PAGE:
The path of wandering gazes

Robero Mutti

In 1822, Paris, a city not prone to becoming easily excited, was galvanized by a new sensation: two strange characters, a painter specialized in theater design by the name of Louis-Jacques-Mandé Daguerre and his friend and colleague Charles-Marie Bouton, had invented the Diorama.  This was an ingenious theater where the audience viewed a show with illusionistic effects created by the enormous panels that were moved in front of the audience: the light, semi-transparent veils painted on both sides would be illuminated by slowly shifting the light source from front to back thus creating the impression that one image blended into the next.  “These representations are so real, down to the smallest detail”, wrote Nicéphore Niepce to his son Isidore in 1827, “ that the viewer truly believes he is watching reality.” In an epoch that literally spanned past and future, painting too was exploring new forms of expression. The most discerning observers had already admired the pursuit of tragic sensationalism in “The Raft of the Medusa” by Thédore Gèricault (first shown at the 1819 Paris Salon) and the rather theatrical mood of the first exponents of the Orientalist movement, which would later be ennobled by Ingrés and Delacroix. In this cultural milieu, the Diorama experiment becomes significant, though this aspect is often overlooked, precisely because its inventors skillfully blended its patent aesthetic feature with its mechanical one, since the theater was operated via accurately devised pulleys, gears and tension rods. Thus, classical and scientific knowledge overlapped in a synthesis that would shortly characterize, for example, the grand and innovative urban architectural structures  –train stations, bridges, public markets, exhibition buildings– where the use of glass and metal seemed to pay homage to a new era.  But let’s go back to Daguerre and Bouton for the sake of curiosity: could they have been familiar with the works of Karl Freiedrich Schinkel, the Prussian painter and architect whose neo-Gothic works could have undoubtedly been staged at the Diorama? If in 1815 they had had the chance to see his stage design for Mozart’s “The Magic Flute” with its star-spangled, cobalt blue sky and deepening red clouds in the sunset along the horizon they would certainly have felt its influence. However, that odd theater born sixty-seven years before cinematography foreran several innovations that would have radically changed not only the lifestyle of millions of people but also their awareness of the world. In fact, we can detect several coincidences: two years after writing the above-mentioned letter, Nicéphore Niepce teamed with Daguerre to carry on research on the process later known as photography, which was finally announced in 1839, the same year in which the Diorama –as if its task were over and it had to step down perforce– had been totally destroyed by a fire. The theater came to an end but not its wonder, which photography would have pursued through other means: the same idea of light pouring in from the skylights was employed in the studios that photographers set up by roofing terraces with large glass panels, while the charm of cross-fading light and shadow would reappear in magic lantern shows. From then on, the artistic panorama would be characterized by a mingling of the arts in an ongoing contest whose protagonists –at times diverging, at times converging–  were precisely painting and photography.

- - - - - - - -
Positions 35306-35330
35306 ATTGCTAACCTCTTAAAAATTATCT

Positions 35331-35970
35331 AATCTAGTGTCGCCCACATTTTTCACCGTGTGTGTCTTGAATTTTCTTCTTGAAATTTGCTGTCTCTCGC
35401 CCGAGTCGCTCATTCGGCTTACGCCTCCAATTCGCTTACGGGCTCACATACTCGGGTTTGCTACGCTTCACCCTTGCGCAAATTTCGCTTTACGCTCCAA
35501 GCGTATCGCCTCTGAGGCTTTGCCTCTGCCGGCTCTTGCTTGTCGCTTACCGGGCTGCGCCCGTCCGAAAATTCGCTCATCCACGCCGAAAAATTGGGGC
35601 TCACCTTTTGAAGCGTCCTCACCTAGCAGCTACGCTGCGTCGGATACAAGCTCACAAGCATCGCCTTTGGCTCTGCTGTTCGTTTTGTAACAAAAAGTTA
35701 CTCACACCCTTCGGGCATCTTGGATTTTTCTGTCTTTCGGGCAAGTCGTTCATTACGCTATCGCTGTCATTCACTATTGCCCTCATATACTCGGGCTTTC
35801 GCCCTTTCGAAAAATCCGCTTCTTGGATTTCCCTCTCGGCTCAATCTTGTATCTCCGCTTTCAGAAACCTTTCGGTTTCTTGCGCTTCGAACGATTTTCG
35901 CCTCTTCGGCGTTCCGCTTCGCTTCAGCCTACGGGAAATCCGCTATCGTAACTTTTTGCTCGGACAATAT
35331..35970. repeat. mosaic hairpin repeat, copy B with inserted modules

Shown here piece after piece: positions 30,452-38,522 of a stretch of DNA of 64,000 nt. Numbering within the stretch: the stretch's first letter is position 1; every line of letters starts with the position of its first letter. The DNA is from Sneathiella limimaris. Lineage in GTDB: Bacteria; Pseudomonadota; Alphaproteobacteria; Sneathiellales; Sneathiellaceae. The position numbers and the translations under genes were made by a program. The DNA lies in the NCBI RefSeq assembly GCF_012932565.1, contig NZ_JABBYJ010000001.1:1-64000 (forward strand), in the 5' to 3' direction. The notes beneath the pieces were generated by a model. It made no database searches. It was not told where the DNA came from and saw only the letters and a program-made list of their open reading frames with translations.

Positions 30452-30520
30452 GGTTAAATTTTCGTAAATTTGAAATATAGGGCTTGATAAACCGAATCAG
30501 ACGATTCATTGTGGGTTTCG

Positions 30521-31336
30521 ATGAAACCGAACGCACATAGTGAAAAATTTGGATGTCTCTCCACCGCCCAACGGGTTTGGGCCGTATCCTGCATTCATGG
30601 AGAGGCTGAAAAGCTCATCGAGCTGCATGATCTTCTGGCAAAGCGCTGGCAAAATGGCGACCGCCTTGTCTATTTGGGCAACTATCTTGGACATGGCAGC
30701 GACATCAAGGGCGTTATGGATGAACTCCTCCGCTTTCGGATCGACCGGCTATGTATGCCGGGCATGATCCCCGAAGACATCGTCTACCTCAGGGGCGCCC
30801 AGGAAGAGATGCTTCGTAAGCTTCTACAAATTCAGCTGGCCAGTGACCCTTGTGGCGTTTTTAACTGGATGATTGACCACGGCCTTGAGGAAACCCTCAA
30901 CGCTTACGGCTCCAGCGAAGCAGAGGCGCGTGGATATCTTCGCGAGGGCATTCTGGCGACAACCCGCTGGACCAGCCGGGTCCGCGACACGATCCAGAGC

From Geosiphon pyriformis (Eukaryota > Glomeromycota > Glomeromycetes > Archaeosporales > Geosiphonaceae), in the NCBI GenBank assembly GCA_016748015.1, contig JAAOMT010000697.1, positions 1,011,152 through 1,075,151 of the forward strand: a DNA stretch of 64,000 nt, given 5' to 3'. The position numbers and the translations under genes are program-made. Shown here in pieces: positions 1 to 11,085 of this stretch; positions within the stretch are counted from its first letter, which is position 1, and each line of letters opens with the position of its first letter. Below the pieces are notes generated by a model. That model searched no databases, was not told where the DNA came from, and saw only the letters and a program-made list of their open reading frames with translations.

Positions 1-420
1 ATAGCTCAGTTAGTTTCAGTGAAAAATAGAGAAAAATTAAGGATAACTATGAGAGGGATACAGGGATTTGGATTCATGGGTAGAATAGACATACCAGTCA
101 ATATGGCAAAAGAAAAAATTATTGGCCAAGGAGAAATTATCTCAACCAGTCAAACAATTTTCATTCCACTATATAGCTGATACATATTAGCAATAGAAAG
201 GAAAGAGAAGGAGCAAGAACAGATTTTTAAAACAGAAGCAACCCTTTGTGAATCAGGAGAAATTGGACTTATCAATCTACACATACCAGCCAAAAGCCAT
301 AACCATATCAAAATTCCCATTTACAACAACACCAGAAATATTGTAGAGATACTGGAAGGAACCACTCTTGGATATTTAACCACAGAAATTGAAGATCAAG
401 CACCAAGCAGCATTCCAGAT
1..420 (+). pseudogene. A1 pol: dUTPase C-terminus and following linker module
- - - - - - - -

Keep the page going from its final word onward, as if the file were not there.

It is no chance that to speak about the works of Linda Salerno we start from so far back in time because this artist blends modernity and classicism, references to the 19th century and projections towards the future in a perspective where magical atmospheres are a constant we must inevitably face. Her more recent works, the ones of the “Black Mirror” series”, appear to be both simple, as they are very direct, and extremely complex, as they imply cross-references to the artist’s broader poetics.

This is the starting point: becoming aware that the journey will not be chronologically linear but will rather follow a sinuous and fluid path along allusions, evocations, and analogies.

As most of us and more than most, Linda Salerno reconsiders emotions felt as a child when she would leaf through her first picture books; a memory that usually lies hazily in our minds aside from a sudden flash, while here, on the contrary, it comes back with all its initial power of expression. The drawings are clear-cut, the subjects even too predictable, the paper is plain: all elements suggestive of a bygone epoch characterized by a vision of life dominated by small things. We can almost see the illustrators at work drawing small and charming animals, flowers properly arranged into bouquets, reassuring figures of well-dressed girls and polite children. We can imagine editors and graphic designers looking for pretty maps embellished with small drawings reminding us of the most renowned monuments, the types of landscape, the local economy’s characteristics, the costumes of the inhabitants of those remote, exotic lands. For the artist all this becomes an archive of sensations to draw upon as well as a symbolic warehouse of elements to be turned into a laboratory of ideas where everything mingles generating new forms, new visions, new impulses. Thus, the old and naive maps take on a new role: having lost their original bright colors, they acquire poetic nuances and allow observing the result with a gentle smile. Our gaze broadens to embrace a full vision and in turn closes in on enhancing details like the one of the man intent on fishing (from the series “Maps”, 2005) who, enlarged and isolated from his context, takes on new import and a new role in a particularly exquisite image (M1, see also 19/20). Incidentally, this operation, conceptually speaking, brings to mind the one realized in 1973 by Italian photographer Luigi Ghirri who in “Atlante” enlarged details of geographical maps, thus transforming their landscape’s graphic representation. Alternating the use of color with the transfer technique, Linda Salerno seeks new balances. Thus, we may notice that one of her most recurrent subjects –the little bird perched on a branch – is indeed recovered from old science schoolbooks but is also a clear reference to a drawing made by the artist as a child (M2), which now reappears, albeit reinterpreted, under a new and very sophisticated compositional and chromatic perspective (M3).